Proceedings at the IACHR have 2 stages, a jurisdictional one call admissibility where the IACHR decides if the petition meets the jurisdictional basis of exhausting local remedies, if it has been brought within the applicable time, and if it does involve the violation of substantive provisions of the American Convention. Then, if cases are “admissible”, a formal case is opened and the case proceeds to the merits stage. On 25 April 2020, the IACHR issued the attached 3-2 decision in Spanish which found my petition to be admissible and hinted that I should prevail on the merits. The IACHR found that I had exhausted local remedies, that the petition was filed timely as this is an ongoing violation, and that the petition asserts potential violations of Articles 23, 24 and 25 of the American Convention as set forth in Articles 1.1 and 2 of the same.
If I were to prevail on the merits, the Uruguayan government would be directed by the IACHR to implement a system for Uruguayans living abroad to cast votes in national elections, failing which, the IACHR may file an action with the Inter-American Court of Human Rights wherein the IACHR would be the actual plaintiff/petitioner and I would be entitled to participate as a victim. In December 2020, I filed my supplemental memorandum dealing with the merits phase of the case and I am hoping to get a hearing in Washington, DC where the IACHR is headquartered or to present through videoconference oral arguments to further bolster the legal arguments made in the written submissions. Unlike many other countries, the vote of the citizens living abroad can change the outcome of elections in Uruguay.
The Oriental Republic of Uruguay is divided in 19 states (they are called “Departments”), Uruguayans living abroad are commonly in local parlance as “Departamento 20” (“D20” or in English “Department 20”). As you can see from the chart, D20 is the second state by population in a symbolic country that would count all of its citizens living abroad. This shows in a very graphic way the significance in the case, especially considering our current and sitting President won the last election by only 37,000 votes, see here.
Read the IACHR document issued on 25 April 2020, available in Spanish
Read Rodrigo’ supplemental memorandum, available in Spanish
Chart source: INE – Censo 2011 y Ministerio de Relaciones Exteriores
The Day of the Endangered Lawyer: A struggle to protect Azerbaijani lawyers
21 January 2021
AIJA has joined again this year the international coalition of 32 law organisations and bar associations in recognising the Day of the Endangered Lawyer, which is commemorated on 24 January every year.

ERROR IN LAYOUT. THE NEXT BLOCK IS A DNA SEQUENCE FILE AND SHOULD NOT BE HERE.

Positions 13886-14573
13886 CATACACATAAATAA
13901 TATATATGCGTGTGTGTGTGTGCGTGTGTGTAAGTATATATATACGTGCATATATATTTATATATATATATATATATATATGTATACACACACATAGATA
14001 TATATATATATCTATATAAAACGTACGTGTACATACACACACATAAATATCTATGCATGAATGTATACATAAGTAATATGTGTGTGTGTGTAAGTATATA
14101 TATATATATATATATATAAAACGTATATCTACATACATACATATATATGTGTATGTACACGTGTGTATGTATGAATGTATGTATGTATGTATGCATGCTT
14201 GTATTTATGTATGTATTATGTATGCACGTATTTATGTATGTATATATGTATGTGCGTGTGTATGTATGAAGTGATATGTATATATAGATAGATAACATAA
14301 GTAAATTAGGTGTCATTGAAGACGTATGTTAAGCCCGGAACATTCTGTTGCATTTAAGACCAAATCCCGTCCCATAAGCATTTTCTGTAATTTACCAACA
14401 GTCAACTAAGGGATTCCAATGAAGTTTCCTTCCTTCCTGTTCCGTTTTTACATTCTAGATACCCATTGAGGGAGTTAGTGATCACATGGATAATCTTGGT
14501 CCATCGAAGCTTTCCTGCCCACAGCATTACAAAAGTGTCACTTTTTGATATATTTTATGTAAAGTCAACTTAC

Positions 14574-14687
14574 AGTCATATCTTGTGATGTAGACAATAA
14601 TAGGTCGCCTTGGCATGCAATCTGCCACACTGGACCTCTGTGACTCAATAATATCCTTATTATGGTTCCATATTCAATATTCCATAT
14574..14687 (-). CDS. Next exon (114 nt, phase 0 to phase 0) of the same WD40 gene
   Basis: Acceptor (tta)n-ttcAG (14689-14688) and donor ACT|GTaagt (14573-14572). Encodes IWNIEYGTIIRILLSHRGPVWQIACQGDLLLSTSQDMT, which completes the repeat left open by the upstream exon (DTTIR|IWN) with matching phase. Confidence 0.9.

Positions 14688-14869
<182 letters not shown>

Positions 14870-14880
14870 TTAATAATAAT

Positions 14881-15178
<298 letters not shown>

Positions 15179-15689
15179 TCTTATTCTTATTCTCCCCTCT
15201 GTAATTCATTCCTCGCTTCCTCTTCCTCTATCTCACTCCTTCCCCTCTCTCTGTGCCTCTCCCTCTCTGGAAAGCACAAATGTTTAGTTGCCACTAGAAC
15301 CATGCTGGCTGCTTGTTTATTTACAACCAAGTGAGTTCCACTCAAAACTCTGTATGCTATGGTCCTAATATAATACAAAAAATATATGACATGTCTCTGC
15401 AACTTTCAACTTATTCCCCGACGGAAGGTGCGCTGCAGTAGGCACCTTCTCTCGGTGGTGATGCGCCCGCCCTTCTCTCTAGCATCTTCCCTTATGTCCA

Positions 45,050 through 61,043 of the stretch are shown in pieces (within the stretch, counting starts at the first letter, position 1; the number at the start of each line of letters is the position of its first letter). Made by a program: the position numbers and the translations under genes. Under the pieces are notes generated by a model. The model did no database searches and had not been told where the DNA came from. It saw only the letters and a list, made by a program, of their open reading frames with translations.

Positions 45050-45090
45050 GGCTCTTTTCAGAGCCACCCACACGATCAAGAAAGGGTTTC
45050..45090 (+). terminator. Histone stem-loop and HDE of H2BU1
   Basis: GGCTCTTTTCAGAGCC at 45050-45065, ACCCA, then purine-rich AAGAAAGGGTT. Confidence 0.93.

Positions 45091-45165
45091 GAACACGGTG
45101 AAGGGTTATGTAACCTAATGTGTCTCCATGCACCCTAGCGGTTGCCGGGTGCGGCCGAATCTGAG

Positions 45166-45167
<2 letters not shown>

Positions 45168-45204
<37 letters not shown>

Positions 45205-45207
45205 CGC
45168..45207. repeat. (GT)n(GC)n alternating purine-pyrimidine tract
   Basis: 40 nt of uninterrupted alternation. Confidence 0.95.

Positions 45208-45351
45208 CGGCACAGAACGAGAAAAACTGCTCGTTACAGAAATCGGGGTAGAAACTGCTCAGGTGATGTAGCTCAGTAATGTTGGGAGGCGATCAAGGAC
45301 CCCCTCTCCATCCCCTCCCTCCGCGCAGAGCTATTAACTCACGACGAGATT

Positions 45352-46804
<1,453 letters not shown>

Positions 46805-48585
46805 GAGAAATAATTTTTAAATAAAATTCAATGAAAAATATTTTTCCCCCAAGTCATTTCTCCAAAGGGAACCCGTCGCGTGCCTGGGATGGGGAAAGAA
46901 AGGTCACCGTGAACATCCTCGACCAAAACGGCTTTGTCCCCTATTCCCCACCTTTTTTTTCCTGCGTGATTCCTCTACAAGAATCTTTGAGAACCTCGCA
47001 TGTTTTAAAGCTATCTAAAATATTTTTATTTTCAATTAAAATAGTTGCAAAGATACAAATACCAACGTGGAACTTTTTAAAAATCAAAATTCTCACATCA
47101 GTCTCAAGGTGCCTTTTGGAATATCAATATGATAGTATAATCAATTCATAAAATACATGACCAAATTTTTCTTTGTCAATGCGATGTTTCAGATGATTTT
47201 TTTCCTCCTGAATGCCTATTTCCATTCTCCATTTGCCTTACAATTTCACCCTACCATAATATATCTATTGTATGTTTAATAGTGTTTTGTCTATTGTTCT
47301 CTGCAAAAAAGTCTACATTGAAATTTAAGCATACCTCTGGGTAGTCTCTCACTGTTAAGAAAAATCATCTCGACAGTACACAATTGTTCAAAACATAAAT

On 24 January 1977, four trade union lawyers and an employee were killed in their Madrid office simply for doing their job. Since 2010, this date is remembered as The Day of the Endangered Lawyer. On this special day, international lawyers raise awareness about the number of legal professionals who are being harassed, silenced, pressured, threatened, persecuted, and in some countries tortured and murdered for their work; and they initiate, or further develop a national discussion about ways to protect lawyers.
In the past few years, the Day of the Endangered Lawyer discussed about ongoing threats in countries such as Egypt, Turkey, China, Colombia, and Pakistan. This year, the 11th Day of The Endangered Lawyer focuses on the challenges of Azerbaijani’s lawyers.
Although Azerbaijan has ratified the most important international human rights treaties, authorities continue to violate them. These human rights violations have been noted by international institutions and non-governmental organisations. Furthermore, in 2018, Azerbaijan introduced a law that prevents lawyers who are not members of the Azerbaijan Bar Association (ABA) and other law practitioners from exercising their profession.
The struggle to protect Azerbaijani lawyers - Petition
AIJA, along with other international partners, has signed a petition calling on the Azerbaijani government to fully implement the ratified international human rights treaties, to ensure that lawyers that have suffered damages are compensated, secure that the independence and role of lawyers are respected by all government institutions, among other vital measures.
To learn more about the Day of the Endangered Lawyer, visit the website here.
To find out more about the status of lawyers in Azerbaijan, read the petition here.